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The challenges of handling older #MeToo claims


January 27, 2020   by Adam Malik


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Rob Holmes discusses the challenges adjusters face when handling an older sexual abuse case, as Teresa Drijber looks on, at the CICMA/CIAA Ontario Chapter’s Joint Conference in Toronto on Jan. 21, 2020.

Allegations of sexual abuse have spiked in recent years, creating a new wave of complex insurance claims. Adding to that complexity is dealing with the wave of reports about incidents that took place decades ago.

These older claims are proving to be the most challenging, says Rob Holmes, senior general adjuster with Crawford & Company (Canada). Holmes spoke about the topic recently at the Canadian Insurance Claims Managers’ Association/Canadian Independent Adjusters’ Association Ontario Chapter’s Annual Joint Conference in Toronto.

Holmes said there has been a 92% increase in the number of reports made to police about an incident that took place more than 10 years ago. He said the first hurdle in handling such claims is figuring out which insurance company was providing coverage at the time.

Teresa Drijber, director of claims with the Ontario School Boards’ Insurance Exchange (OSBIE), confirmed that tracking down insurers is one of the specific, unique challenges her group faces with older claims. OSBIE came in place in 1987, she explained, so many cases are coming forward before its time. The group has often been tasked with helping school board track down insurers from before then.

It is also a complicated task to locate the insurance policies, she said. Ontario school boards have gone through three rounds of amalgamation since 1968, and French boards have been created since then. What’s more, the insurance industry itself has seen its fair share of mergers and acquisitions over the decades. “It wasn’t a digital world back then,” as Drijber observed.

Still, while it may be hard to find the policy on paper, Holmes noted that other documentation can be used to prove a policy was in place, such as financial records of paying premiums, or statements from brokers about coverage. “The onus is on the policyholder to produce evidence that the coverage exists,” he said.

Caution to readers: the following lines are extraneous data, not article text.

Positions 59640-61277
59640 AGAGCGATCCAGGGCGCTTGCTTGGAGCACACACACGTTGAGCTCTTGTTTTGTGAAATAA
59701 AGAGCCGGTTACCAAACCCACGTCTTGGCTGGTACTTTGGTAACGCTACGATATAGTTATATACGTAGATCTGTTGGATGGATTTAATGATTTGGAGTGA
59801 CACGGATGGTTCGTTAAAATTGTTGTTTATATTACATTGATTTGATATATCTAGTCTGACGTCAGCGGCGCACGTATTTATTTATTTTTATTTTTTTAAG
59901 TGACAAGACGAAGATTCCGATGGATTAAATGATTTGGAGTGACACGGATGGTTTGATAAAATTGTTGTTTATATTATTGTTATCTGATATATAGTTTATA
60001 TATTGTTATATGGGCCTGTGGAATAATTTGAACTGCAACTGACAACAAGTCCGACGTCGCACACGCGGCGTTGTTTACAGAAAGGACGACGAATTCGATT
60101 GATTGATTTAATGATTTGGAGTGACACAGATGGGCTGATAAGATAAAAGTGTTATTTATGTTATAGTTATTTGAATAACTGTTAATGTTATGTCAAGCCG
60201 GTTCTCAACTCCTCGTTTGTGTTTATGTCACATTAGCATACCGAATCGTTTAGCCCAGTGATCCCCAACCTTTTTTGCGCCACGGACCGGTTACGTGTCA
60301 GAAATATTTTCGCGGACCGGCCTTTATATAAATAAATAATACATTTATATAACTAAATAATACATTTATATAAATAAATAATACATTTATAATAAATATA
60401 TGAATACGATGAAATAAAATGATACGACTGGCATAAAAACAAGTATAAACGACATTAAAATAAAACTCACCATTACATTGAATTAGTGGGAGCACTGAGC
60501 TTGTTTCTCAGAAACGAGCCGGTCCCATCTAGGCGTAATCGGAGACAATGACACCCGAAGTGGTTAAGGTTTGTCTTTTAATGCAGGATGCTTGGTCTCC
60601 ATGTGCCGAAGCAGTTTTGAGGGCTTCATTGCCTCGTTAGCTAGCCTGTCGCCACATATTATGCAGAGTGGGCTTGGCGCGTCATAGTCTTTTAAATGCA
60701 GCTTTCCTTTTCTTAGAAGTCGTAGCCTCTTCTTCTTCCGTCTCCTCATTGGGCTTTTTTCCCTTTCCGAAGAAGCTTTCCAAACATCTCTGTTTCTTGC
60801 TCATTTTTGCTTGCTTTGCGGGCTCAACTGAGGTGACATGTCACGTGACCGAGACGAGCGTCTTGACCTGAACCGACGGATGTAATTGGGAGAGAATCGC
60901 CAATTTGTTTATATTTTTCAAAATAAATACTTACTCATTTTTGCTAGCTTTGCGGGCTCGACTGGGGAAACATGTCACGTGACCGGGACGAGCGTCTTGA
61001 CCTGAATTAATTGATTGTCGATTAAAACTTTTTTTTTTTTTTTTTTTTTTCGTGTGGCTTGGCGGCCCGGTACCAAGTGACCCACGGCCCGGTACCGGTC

“If the abuse has occurred over several policy periods, you may need to track down those other insurers if the pleadings trigger some claims made,” Drijber explained.

Even if policy coverage if found, there’s another issue — finding witnesses. “The biggest hurdle by far in these very old cases from the ’60s, ’70s and ’80s is being able to track down witnesses and even the involved parties,” Holmes said.

In some cases, Drijber said, many of those key people have died. In such circumstances, investigators might rely on yearbook information, or check to see if any criminal proceedings were held following the incident.

So let’s say you have found the insurers, the policies and the witnesses. There’s one other challenge: what’s the standard of judgment?

“People are judging you on today’s standards, not the standards that were there in the ’60s,” Drijber said. “Sexual harassment policies didn’t come into place until about the mid-’80s.”

Other safety measures and precautionary actions that exist today weren’t on anyone’s radar back then, added Holmes. “There was no police check, no second screening back then. So how do we establish today that what we did back then was reasonable under the circumstances? That might be one of the biggest hurdles.”

As for policy coverage, sexual assaults have moved out of being covered under errors and omissions. Sexual assaults are now typically found under directors and officers coverage, experts said in the August 2019 issue of Canadian Underwriter.

“What we did at OBSIE is we changed our policy to exclude sexual assault from errors and omissions,” Drijber said. “We really don’t want to pick up other people’s liabilities. So errors and omissions aren’t covered for sexual assault claims.”


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